COST ALLOCATION AND FUNDING STRUCTURE FOR TRANSIT

The experience in Minneapolis is briefly outlined. The development of metropolitan councils and semidependent districts is examined for the standpoint of general government. Comments are made on the planning and the decision-making mechanisms. The Rockville, Maryland respresentative notes that it is desirable to coordinate the different federal programs, including those in the heavily related areas of transportation, energy, and environment. The desirability of subsidizing mass transit is indicated. Gasoline taxes, parking charges and taxes and the need for a national, coordinated, consolidated, federal grant program is discussed. Guidelines for block grant legislation are suggested in a further paper. Transportation related programs in California and Pennsylvania are briefly noted. Brief comments are also made on the political and institutional problems in the area of financing mass transit.

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  • Supplemental Notes:
    • This paper appeared in Transportation Research Board Special Report No. 181, Urban Transportation Economics. It contains proceedings of Five Workshops on Pricing Alternatives, Economic Regulations, Labor Issues, Marketing, and Government Financing Responsibilities held by Transportation Research Board. Sponsored by Office of the Secretary, Federal Highway Administration, and Urban Mass Transportation Administration of DOT; Environmental Protection Agency; and Federal Energy Administration.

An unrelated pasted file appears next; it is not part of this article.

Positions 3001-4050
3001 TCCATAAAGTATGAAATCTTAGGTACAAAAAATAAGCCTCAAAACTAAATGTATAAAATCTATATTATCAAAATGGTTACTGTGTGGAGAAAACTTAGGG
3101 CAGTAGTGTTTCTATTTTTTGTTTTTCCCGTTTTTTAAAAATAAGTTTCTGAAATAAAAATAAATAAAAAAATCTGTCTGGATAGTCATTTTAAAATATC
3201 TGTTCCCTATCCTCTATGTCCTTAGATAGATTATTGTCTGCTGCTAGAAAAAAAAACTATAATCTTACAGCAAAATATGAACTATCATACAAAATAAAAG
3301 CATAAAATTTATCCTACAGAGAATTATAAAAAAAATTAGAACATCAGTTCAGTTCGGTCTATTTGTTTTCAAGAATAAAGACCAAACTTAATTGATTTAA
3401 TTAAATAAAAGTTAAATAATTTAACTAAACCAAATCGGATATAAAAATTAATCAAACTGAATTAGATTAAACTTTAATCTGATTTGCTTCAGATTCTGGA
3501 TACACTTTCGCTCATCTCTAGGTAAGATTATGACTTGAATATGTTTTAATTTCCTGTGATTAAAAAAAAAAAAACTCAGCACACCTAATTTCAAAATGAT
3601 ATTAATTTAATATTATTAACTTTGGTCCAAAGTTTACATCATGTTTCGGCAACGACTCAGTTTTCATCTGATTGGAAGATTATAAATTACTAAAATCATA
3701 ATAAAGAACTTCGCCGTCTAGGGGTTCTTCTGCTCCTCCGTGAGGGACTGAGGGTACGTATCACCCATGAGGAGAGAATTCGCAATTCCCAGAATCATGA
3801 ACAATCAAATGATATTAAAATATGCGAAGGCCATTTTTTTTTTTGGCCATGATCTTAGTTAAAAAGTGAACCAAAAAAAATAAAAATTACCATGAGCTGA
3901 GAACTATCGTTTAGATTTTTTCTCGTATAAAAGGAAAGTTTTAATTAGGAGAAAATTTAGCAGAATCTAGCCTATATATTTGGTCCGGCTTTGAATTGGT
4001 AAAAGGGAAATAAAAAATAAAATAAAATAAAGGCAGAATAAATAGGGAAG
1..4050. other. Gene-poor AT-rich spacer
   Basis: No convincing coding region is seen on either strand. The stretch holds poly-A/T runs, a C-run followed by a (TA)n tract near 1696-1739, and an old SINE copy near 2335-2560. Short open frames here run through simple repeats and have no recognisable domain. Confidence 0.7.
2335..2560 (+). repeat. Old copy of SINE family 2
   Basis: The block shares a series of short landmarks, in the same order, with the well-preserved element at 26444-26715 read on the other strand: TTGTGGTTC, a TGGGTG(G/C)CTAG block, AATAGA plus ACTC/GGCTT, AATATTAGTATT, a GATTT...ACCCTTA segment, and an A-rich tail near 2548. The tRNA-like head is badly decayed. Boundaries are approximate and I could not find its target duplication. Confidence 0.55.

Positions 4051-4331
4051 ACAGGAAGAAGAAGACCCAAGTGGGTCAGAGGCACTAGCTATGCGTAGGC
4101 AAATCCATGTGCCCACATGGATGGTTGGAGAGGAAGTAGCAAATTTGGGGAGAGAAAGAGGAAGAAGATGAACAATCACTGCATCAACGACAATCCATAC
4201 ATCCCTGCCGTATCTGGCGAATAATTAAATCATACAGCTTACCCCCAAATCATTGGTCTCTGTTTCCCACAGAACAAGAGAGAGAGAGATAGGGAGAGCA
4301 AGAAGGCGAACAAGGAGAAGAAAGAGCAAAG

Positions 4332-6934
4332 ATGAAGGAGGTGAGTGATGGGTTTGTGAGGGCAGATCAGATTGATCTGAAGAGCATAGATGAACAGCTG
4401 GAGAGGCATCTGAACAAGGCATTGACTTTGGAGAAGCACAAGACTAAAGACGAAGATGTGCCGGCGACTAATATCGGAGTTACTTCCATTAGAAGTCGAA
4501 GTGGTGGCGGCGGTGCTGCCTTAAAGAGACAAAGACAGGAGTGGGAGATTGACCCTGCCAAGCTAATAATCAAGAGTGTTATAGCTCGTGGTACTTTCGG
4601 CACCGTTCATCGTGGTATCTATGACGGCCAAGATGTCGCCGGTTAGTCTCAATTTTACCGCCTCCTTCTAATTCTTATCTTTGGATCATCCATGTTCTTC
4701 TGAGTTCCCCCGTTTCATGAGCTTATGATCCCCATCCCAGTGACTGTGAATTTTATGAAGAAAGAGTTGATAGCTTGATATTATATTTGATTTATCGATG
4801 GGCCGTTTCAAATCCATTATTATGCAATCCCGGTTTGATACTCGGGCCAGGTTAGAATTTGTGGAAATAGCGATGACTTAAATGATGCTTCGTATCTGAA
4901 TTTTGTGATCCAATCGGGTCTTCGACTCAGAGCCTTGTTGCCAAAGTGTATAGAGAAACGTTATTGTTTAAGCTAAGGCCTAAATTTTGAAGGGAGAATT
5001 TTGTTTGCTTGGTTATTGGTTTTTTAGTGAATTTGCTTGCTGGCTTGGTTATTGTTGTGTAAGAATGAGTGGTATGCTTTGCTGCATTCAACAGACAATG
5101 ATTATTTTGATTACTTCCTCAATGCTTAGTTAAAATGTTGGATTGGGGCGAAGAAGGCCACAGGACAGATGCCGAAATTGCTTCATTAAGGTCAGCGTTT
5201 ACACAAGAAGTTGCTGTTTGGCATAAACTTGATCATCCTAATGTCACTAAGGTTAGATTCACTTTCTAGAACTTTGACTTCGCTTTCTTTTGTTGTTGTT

• Corporate Authors:

    Transportation Research Board

    500 Fifth Street, NW
    Washington, DC  United States  20001
  • Authors:
    • Graven, David L
    • Potter, Neal
    • Rivard, Lloyd A
    • Bauer, Arthur
    • Miller, James H
    • Beshers, Eric W
    • Watt, Paul C
  • Publication Date: 1978

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  • Accession Number: 00176535
  • Record Type: Publication
  • Files: TRIS, TRB, ATRI
  • Created Date: Nov 14 1981 12:00AM